Upon the insurance advisor's request, National Life sent the forms to the Trust that were needed to convert the policy to paid-up. In February 2011, Joseph Gaerte, as Trustee of the Trust, executed the Request for Paid Up Insurance with National Life. (For ease of reference I will call this the "agreement.") The form also included a place for the Assignee (here, the Bank) to sign and stated that "[t]his form must be signed by the owner and agent, as well as assignee and irrevocable beneficiary, when applicable." (DE 23-2) The Bank never signed the form and no evidence in the record indicates that it was ever informed about this agreement. At that time, the total paid-up value of the policy was around $400, 000. The Trust had stopped making its premium payments on October 30, 2010 and so the paid-up agreement became retroactively effective as of November 10, 2010.
Mr. Gaerte passed away in August 2011. In February 2012, National Life paid approximately $500, 000 to the Bank to satisfy the assignment even though the value of the policy was much less than that amount. The Trust received nothing since the amount of proceeds available from the policy was less than the amount the Trust owed to the Bank.
In August 2013, the Trust filed suit against National Life for breach of contract. As noted, the parties have now filed cross-motions for summary judgment. The Trust claims that the paid-up agreement is invalid because it was never signed by the Bank. It also claims that National Life should be estopped from claiming that the policy was worth only about $400, 000 at the time of Mr. Gaerte's death since it paid about $500, 000 to the Bank. The Trust therefore seeks the approximately $250, 000 it alleges remains on the policy (assuming its original value of $750, 000). National Life, on the other hand, claims the Trust should be estopped from challenging the validity of the paid-up agreement because it stopped making its premium payments, as allowed under the agreement, and therefore already reaped the benefit of its bargain. According to National Life, anything else would be a windfall.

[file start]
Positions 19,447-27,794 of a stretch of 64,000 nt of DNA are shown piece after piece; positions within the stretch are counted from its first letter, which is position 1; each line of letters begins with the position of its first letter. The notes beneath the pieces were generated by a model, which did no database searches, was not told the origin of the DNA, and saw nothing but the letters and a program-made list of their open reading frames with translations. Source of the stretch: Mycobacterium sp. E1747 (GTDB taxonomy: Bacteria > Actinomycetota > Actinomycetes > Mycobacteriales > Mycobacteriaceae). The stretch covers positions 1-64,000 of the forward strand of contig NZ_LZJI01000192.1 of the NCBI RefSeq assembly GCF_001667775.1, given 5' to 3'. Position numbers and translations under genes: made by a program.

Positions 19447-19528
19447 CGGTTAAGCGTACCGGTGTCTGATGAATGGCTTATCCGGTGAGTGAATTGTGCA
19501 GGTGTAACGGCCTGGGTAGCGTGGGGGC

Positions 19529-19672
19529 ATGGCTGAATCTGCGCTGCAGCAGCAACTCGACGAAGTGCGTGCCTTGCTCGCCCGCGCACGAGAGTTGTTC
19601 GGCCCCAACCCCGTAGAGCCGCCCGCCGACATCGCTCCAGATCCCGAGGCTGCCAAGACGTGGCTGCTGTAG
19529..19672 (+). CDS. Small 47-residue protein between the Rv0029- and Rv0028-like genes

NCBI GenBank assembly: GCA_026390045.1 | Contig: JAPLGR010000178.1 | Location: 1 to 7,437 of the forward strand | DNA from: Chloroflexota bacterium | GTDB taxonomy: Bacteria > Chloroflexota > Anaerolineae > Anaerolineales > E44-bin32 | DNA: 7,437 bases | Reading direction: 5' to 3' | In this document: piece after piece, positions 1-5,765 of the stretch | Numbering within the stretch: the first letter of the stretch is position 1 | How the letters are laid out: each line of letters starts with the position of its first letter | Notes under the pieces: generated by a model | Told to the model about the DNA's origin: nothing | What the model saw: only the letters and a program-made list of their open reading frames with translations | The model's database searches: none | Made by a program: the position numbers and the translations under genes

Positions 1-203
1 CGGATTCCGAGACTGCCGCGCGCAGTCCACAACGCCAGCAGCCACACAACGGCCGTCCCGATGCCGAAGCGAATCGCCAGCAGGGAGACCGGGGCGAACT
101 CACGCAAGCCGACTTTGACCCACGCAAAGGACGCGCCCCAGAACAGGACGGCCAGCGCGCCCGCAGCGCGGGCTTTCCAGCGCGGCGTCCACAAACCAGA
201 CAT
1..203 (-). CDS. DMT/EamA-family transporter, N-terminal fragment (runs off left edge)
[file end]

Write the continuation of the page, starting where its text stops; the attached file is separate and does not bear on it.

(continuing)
Summary judgment is proper "if the pleadings, depositions, answers to interrogatories, and admissions on file, together with the affidavits, if any, show that there is no genuine issue of material fact and the moving party is entitled to a judgment as a matter of law." Fed.R.Civ.P. 56(c). A genuine dispute about a material fact exists only if the evidence is such that a reasonable jury could return a verdict for the non-moving party. Celotex Corp. v. Catrett, 477 U.S. 317, 323-24 (1986). As the parties agree, there is no dispute here about what happened. Instead, this dispute centers on the legal implications of what happened. In other words, there is no issue of material fact, making this dispute well-suited for summary judgment.
Validity of the Paid-Up Agreement
Indiana courts interpret insurance policies in the same way as any other contract. Eli Lilly & Co. v. Home Ins. Co., 482 N.E.2d 467, 470 (Ind. 1985). The components of a valid contract are "offer, acceptance, consideration, and a meeting of the minds of the contracting parties." Conwell v. Gray Loon Outdoor Mktg. Group, Inc., 906 N.E.2d 805, 812-13 (Ind. 2009). The parties do not dispute the first three components - offer, acceptance, and consideration - are present in the paid-up agreement. Where the parties disagree is whether there was a meeting of the minds as to what conditions, if any, had to be satisfied prior to the paid-up agreement taking effect.
The Trust claims that it believed that the paid-up agreement would not go into effect until the Bank signed off on the agreement. National Life counters that the Trust must have understood that the agreement went into effect once it executed the agreement because the Trust stopped making its premium ...